Essays About Into The Wild

Essays About Into The Wild-34
Mere pride or adolescent stupidity seems like an incomplete answer.Another interpretation of hamartia presents it less as a character flaw than a misunderstanding of one’s place in the world.

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Whether he was a vagabond, genius, whack job, free spirit, rebel, or poet, Christopher Mc Candless (also known by the pseudonym Alexander Supertramp) was unique among men.

Along the way, Mc Candless gravitates toward substitute fathers including Wayne Westerberg and Ronald Franz (and one substitute mother, Jan Burres).

Materialism Christopher Mc Candless denounces and rejects what he sees as American materialism, in general when he leaves his parents and the upper middle-class suburban setting in which they raised him, and very specifically and concretely when he donates all his savings to charity, abandons his car in the desert, and actually burns his paper money on the desert floor.

It is an impossible question to answer no matter how earnestly Krakauer pursues it.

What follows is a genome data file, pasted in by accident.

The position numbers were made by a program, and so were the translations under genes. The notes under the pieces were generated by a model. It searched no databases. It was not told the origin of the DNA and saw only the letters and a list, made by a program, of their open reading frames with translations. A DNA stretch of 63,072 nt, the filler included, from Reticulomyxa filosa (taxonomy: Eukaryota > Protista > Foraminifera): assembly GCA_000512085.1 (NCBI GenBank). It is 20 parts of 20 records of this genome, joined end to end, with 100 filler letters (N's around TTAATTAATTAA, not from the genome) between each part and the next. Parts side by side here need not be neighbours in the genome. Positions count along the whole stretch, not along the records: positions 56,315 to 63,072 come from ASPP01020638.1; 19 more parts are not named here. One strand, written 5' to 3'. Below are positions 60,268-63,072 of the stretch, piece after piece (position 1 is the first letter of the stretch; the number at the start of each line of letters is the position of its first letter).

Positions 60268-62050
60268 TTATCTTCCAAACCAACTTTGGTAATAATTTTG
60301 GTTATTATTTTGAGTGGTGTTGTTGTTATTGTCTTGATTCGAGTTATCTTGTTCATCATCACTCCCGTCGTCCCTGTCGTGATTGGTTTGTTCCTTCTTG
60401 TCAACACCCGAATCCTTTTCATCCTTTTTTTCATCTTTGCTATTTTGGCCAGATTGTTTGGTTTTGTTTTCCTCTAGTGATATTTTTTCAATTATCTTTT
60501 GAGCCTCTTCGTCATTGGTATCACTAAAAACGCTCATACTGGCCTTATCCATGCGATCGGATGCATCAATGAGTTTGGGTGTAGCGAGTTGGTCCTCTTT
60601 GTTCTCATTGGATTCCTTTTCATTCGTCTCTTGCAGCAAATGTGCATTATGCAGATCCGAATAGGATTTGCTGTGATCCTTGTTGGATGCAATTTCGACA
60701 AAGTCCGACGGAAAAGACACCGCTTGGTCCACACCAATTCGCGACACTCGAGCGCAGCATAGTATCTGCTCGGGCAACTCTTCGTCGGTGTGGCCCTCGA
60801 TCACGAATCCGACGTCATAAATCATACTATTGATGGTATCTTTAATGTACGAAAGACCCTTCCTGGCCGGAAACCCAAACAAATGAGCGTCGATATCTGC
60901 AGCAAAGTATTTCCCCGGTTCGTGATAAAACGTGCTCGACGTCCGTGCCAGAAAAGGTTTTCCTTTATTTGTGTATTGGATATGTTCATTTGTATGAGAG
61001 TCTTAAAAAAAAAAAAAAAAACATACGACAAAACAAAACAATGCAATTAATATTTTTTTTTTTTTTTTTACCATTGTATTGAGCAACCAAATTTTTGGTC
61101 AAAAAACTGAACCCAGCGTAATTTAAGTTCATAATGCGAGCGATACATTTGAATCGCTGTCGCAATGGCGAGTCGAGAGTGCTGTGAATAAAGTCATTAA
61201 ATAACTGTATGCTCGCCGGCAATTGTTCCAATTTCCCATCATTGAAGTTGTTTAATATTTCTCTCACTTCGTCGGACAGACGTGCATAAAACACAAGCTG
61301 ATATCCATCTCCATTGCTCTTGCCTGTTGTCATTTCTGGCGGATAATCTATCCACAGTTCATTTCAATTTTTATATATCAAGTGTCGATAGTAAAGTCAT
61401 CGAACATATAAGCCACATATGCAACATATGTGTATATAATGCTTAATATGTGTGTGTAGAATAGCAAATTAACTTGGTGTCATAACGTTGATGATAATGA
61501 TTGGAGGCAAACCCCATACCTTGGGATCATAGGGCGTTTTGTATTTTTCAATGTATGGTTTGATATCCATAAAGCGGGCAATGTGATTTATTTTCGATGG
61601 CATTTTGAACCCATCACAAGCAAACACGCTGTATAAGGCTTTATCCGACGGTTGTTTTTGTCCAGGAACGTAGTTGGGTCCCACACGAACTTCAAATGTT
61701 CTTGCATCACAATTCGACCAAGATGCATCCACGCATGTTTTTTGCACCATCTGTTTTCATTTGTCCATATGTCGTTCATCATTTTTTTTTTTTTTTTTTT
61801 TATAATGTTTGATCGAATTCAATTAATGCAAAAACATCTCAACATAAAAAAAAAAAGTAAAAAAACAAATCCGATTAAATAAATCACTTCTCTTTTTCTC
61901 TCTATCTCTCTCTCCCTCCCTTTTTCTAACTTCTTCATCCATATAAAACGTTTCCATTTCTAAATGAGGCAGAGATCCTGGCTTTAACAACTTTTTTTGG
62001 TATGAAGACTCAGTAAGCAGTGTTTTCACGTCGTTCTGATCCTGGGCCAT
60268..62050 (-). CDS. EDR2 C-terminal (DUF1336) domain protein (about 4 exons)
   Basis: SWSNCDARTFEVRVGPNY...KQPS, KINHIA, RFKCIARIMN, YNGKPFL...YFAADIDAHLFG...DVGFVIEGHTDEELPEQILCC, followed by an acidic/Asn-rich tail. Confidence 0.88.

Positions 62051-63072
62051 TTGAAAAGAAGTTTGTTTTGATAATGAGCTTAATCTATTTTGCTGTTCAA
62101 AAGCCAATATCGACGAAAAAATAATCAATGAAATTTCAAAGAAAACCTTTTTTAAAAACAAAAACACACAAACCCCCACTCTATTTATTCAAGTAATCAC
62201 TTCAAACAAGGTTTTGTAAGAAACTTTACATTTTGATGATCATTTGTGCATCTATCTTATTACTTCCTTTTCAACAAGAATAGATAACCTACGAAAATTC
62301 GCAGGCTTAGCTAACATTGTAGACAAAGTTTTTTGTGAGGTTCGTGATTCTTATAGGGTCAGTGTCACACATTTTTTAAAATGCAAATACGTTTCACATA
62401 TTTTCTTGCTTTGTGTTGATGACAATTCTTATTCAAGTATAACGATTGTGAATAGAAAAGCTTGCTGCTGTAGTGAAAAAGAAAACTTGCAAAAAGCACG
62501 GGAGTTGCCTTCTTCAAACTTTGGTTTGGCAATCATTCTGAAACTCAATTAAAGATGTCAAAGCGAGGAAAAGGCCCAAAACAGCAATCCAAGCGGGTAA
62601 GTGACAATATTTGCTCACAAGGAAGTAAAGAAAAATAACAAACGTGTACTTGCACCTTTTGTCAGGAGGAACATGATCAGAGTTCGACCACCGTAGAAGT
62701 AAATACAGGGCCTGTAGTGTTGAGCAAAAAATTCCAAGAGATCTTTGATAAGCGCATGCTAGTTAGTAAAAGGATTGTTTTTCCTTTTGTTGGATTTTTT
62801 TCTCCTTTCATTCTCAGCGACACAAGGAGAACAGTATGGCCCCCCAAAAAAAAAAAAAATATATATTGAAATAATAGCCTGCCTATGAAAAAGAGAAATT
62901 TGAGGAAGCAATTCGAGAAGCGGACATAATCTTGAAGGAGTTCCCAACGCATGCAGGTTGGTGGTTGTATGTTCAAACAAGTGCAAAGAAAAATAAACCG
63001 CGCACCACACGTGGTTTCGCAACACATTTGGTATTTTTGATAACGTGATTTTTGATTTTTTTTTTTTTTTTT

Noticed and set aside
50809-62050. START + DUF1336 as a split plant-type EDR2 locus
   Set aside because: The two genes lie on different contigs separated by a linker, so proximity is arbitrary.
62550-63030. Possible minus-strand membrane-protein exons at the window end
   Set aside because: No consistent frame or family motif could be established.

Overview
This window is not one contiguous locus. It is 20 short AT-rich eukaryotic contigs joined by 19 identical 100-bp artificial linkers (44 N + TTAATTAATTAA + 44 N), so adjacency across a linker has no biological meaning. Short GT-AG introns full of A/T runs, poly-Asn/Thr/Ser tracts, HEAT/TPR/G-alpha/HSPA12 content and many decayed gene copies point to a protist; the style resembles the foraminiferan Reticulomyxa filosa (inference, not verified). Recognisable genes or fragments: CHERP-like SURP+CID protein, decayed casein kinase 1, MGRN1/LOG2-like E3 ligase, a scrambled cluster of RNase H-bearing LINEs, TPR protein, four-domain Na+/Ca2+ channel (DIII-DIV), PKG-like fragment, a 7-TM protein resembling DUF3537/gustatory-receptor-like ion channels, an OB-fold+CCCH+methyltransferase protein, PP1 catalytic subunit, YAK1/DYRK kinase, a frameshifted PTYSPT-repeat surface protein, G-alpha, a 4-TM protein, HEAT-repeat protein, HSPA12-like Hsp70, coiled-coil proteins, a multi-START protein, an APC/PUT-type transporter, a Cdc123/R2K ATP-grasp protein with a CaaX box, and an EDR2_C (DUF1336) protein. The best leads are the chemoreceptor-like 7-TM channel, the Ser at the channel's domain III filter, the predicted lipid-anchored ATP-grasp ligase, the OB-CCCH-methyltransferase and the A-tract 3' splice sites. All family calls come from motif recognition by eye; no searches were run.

Krakauer acknowledges his own obsession in the introduction, and his crafting of the story raises its own questions.Yet the real test of his status as a tragic hero is his embodiment of a trait the Greeks called .Since it is a translated term, its exact meaning is often debated but can generally be interpreted as “tragic flaw,” a trait that blindsides the hero and leads him to his own ruin.If there is a single turning point in the life of Christopher Mc Candless, it may be the discovery that his father had a second, secret family.This revelation seems to inspire him to reject his parents completely and commence an odyssey into wild America.In this light, hamartia seems to fit Chris Mc Candless quite well.The rich kid who leaves the material world, his family, and his identity behind to pursue enlightenment in the natural landscape seems the very definition of someone looking for his place.Survival in the wilderness This is the central theme of the work of one of Christopher Mc Candless's favorite authors, Jack London.The most striking example of this is probably London's short story "To Build a Fire," about a man who freezes to death in the woods because of his inability to do precisely that.All tragedies center on a hero, so in order to determine whether Chris Mc Candless has been transformed into one in Krakauer’s book, Mc Candless’s resemblance to a tragic hero must be established in specific terms.In the Greek model, tragic heroes usually come from noble families.


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